The noble Earl said: I thank the noble Lord for his interjection, but I shall not accede to it yet. This is a probing amendment to try to find out why the patient has to be on a Section 18 order for the particular period of 28 days or more. It seems to me administratively restrictive to insist on Section 18 (that is the six months' detention order) when a suitable candidate for a community care application might already be on Section 25—that is, the informal to formal patient order—or Section 26, an extension of the Section 24 emergency admission order. I ask this with especial reference to the idea that the target group for community care orders are patients already on one year's leave of absence in the community. In fact, their Section 18 admission, if the target group is the correct one, was more likely to be a year and 28 days ago. Could community care orders not be extended to people who are in the community without their having to be hospitalised, or does this make the target group too large? I think that access to statutory services has much merit. I beg to move.

The Earl of Balfour: I was under the impression that the maximum order that a sheriff could make was just six months. I am rather intrigued that the noble Earl, Lord Mar and Kellie, has suggested that a court order can extend to a year. I do not think that that is right.

The Earl of Mar and Kellie: The noble Earl, Lord Balfour, is correct. I thank him for reminding me of that.

12.45 p.m.

The Earl of Lindsay: The amendment moved by the noble Earl, Lord Mar and Kellie, purports to remove the qualification that patients must have been in hospital for at least 28 days before their RMO can make an application for a community care order in their case. The provision in new Section 35B(1) is to allow the responsible medical officer to carry out a review of the person's detention under Section 22 of the 1984 Act within 28 days of his or her admission to hospital. It is therefore considered appropriate that detained patients should benefit from hospital for at least 28 days before an application for a community care order can be made.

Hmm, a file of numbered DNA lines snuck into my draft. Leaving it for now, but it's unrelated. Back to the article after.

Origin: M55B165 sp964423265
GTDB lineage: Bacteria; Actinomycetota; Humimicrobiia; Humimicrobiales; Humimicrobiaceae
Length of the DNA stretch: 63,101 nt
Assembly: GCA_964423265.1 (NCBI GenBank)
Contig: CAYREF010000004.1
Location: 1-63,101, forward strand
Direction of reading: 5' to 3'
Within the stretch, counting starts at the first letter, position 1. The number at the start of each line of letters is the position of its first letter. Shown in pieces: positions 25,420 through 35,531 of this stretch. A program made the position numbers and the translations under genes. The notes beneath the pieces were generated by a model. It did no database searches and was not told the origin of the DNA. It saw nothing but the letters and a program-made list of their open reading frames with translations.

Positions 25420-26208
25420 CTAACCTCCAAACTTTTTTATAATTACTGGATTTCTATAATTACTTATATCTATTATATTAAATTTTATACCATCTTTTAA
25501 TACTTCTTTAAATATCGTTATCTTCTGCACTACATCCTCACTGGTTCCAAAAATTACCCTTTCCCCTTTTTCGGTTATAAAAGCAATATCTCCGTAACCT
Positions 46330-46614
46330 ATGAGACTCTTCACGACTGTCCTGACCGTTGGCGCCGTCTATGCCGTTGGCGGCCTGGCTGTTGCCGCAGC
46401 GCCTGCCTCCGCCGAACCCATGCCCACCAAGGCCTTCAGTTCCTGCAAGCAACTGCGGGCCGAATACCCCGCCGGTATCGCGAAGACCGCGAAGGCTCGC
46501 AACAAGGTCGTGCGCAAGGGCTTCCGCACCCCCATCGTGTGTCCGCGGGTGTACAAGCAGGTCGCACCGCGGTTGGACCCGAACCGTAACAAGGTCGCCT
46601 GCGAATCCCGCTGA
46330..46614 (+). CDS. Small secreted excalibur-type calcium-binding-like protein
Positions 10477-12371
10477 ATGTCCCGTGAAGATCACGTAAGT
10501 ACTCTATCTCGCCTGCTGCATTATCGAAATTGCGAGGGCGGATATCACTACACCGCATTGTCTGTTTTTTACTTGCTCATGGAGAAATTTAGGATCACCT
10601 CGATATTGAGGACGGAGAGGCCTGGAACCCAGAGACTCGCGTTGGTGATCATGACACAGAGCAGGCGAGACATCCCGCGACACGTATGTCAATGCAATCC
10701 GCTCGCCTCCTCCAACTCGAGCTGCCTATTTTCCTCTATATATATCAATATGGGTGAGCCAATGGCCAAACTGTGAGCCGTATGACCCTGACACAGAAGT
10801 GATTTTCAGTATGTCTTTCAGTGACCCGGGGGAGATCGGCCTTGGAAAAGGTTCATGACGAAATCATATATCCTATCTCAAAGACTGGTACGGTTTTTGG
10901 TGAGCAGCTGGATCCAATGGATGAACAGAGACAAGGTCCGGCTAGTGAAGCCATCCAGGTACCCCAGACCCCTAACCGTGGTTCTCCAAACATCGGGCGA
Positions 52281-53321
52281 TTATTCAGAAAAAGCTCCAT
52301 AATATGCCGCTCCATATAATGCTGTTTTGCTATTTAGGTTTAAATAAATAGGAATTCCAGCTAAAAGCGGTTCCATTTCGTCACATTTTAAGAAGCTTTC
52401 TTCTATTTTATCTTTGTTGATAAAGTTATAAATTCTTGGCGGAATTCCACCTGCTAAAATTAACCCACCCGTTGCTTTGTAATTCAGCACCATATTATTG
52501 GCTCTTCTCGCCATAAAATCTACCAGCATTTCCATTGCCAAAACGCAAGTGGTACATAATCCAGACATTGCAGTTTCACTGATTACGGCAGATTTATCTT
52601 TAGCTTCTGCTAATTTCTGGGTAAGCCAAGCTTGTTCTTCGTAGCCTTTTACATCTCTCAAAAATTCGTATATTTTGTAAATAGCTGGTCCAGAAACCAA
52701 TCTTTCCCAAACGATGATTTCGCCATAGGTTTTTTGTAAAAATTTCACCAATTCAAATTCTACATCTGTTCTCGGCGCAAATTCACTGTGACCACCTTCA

The noble Earl also raised the question of patients on leave of absence going directly onto a community care order without returning for 28 days in hospital. While I

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believe that this will be possible I should perhaps write to the noble Earl to make sure that I lay out the facts accurately. I hope that the noble Earl will feel able to withdraw the amendment.

The Earl of Mar and Kellie: The noble Earl has misunderstood me. I do not believe that a patient currently on leave of absence has to be returned to hospital. I fully accept that the likely patients to be admitted to a community care order will already be on leave of absence. If that is the target group, why are we saying that they must be in hospital when we intend to put people on community care orders who have already been in hospital and are already out on leave of absence?

The Earl of Lindsay: It may be helpful if I explain that while the leave of absence has patients in the community who, as it were, at any time may be liable to be returned and detained in hospital, the community care order arrangements are very different. They set up a much longer term programme of care and treatment within the community. Therefore, the 28-day hospital period is a period which would largely be used by the different elements in the community care application, either on the medical side or on the social side. That is the logic behind the period in hospital while the application is being preferred. With the assurance that I shall write to the noble Earl if I feel I have misled him, I hope that he will feel able to withdraw the amendment.

The Earl of Mar and Kellie: I thank the noble Earl for his explanation. I beg leave to withdraw the amendment.

Amendment, by leave, withdrawn.

The Earl of Mar and Kellie moved Amendment No. 85:

Page 18, line 37, after ("Act") insert ("under sections 18, 24, 25, and 26").

The noble Earl said: This amendment follows on in some ways from the previous one. In this amendment I seek to add the words,

    "under sections 18, 24, 25, and 26".

of the Mental Health (Scotland) Act 1984 to clarify that the patient who is being considered for a community care order may be detained on any of these different compulsory measures. I accept that Section 24 emergency admissions are only for 72 hours and that that is too short for a full assessment to be done. However, it could be done if Section 26—the 28 day extension order—was applied, or indeed if the patient was already on a Section 26 extension order. Similarly, an informal patient who becomes in need of compulsory measures may be held for two hours under Section 25 to allow for a Section 24 emergency admission to be arranged, or indeed for a Section 18 six months' order to be arranged. For this amendment to become relevant, there would need to be an extension of the target group for community care orders to include the less vulnerable group of patients for whom a guarantee of medical and social work aftercare seems to me to be of considerable help. I beg to move.